Make the Road New York (MRNY), an organization devoted to providing quality legal service and advocacy in the context of community building and organizing. MRNY is a membership organization of low-income and recent immigrant New Yorkers.*** Students working with MRNY will have the option of focusing on providing direct legal services in immigration, fair wage employment work, housing, health policy and will have exposure to organizing being done in connection with the substantive fields in which MRNY provides direct legal services. Spanish language ability is helpful to a student working with MRNY since the organization’s members and clients often speak Spanish as a primary, and sometime only, language. Students lacking Spanish proficiency but interested in the lawyering model represented by organizations like MRNY can opt to work with Center for Popular Democracy CPD), which is a legal and policy backup center serving MRNY and similar organizations nationwide.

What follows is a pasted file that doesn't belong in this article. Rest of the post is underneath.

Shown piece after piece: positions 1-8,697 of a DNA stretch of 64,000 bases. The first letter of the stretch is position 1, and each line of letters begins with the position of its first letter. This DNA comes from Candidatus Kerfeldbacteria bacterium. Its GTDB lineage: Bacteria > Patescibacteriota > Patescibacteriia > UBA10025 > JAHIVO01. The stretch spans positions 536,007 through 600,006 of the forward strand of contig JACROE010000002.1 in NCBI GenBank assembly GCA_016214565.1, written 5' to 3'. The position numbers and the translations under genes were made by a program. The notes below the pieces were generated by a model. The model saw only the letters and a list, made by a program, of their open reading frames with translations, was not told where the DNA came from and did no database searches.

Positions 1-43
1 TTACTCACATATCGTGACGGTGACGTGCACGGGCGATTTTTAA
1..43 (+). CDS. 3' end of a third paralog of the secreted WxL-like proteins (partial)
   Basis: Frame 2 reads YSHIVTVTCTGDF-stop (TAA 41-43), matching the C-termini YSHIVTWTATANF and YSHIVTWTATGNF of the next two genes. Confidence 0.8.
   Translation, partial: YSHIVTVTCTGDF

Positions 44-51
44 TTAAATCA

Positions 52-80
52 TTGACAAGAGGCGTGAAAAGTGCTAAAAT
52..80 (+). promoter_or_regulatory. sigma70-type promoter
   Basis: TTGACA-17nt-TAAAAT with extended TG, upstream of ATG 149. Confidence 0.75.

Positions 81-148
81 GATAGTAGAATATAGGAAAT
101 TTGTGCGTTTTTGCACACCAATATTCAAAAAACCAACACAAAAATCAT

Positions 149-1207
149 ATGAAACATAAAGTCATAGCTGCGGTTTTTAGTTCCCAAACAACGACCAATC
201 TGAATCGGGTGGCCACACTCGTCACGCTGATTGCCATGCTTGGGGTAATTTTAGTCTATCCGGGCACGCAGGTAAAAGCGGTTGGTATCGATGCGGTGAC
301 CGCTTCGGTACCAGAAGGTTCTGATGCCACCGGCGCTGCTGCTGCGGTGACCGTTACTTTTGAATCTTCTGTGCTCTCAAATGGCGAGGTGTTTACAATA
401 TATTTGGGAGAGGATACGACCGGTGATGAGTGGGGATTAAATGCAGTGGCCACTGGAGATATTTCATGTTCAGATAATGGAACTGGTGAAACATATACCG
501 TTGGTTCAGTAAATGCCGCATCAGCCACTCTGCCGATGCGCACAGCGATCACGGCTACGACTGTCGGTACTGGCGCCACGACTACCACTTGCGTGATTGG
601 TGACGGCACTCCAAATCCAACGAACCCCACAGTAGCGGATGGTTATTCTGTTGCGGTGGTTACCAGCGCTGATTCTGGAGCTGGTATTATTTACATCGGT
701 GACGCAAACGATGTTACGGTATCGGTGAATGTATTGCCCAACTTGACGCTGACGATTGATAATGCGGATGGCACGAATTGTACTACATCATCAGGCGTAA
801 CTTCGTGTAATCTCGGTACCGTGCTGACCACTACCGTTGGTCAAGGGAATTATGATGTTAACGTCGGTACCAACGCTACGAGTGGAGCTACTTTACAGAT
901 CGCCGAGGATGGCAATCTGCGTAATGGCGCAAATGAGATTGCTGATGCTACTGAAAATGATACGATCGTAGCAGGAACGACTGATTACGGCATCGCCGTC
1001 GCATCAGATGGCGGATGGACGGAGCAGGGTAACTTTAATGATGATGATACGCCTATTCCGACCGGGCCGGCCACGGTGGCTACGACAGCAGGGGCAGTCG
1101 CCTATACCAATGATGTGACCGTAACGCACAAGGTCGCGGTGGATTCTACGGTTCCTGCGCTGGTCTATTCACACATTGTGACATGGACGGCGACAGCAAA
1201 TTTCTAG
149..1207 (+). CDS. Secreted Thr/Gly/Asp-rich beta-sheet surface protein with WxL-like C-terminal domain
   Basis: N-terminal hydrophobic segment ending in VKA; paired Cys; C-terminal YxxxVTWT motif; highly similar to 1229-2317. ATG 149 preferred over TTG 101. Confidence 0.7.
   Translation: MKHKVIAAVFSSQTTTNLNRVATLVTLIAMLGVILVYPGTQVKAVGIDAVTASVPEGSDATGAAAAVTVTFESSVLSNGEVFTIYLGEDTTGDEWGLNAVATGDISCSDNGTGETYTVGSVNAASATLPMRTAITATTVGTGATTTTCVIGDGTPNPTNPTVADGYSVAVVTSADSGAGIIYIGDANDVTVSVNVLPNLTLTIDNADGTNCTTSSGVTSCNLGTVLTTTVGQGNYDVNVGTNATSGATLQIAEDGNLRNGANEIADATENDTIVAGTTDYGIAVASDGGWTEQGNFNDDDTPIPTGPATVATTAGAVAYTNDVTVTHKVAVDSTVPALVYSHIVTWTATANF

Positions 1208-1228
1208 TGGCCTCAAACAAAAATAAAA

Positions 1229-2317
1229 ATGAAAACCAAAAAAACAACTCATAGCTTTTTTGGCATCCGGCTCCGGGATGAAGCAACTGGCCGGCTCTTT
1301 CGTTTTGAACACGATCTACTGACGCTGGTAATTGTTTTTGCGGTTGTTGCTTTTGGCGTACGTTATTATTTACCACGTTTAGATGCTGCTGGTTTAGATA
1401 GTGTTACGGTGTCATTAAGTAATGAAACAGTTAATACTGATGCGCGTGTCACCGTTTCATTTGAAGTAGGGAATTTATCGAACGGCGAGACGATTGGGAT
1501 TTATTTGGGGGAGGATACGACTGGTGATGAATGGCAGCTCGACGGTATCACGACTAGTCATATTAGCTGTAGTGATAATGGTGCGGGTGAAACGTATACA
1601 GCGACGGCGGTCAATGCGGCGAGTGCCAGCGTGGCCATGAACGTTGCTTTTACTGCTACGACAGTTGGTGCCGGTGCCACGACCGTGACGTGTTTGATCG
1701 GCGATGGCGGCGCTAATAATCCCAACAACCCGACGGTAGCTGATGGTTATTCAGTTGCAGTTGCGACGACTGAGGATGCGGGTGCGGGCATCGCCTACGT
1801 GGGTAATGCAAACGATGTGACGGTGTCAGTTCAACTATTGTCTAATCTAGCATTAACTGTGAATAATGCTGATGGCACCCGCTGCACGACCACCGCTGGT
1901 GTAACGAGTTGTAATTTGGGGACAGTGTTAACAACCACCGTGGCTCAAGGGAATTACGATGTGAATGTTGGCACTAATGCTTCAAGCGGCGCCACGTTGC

Education Advocacy Clinic: Students from low-income backgrounds often face barriers to receiving a high-quality education in New York City public schools. There are laws to protect the educational rights of certain populations of students, including students with disabilities, but many of these children do not receive the services and supports they need to succeed in school. Clinic students work on special education cases, working closely with families from low-income backgrounds to help their public school students get supports and services to address their educational and behavioral needs. Fieldwork will likely be done in partnership with Advocates for Children of New York. Law students choosing this option will participate in a weekly Education Advocacy Clinic seminar, including during the time they are studying for the Bar Exam. Because the fieldwork is done under the supervision of Professors with the Education Advocacy Clinic, students opting to do Education Advocacy fieldwork will be enrolled under the LW.12518 “Clinic” designation.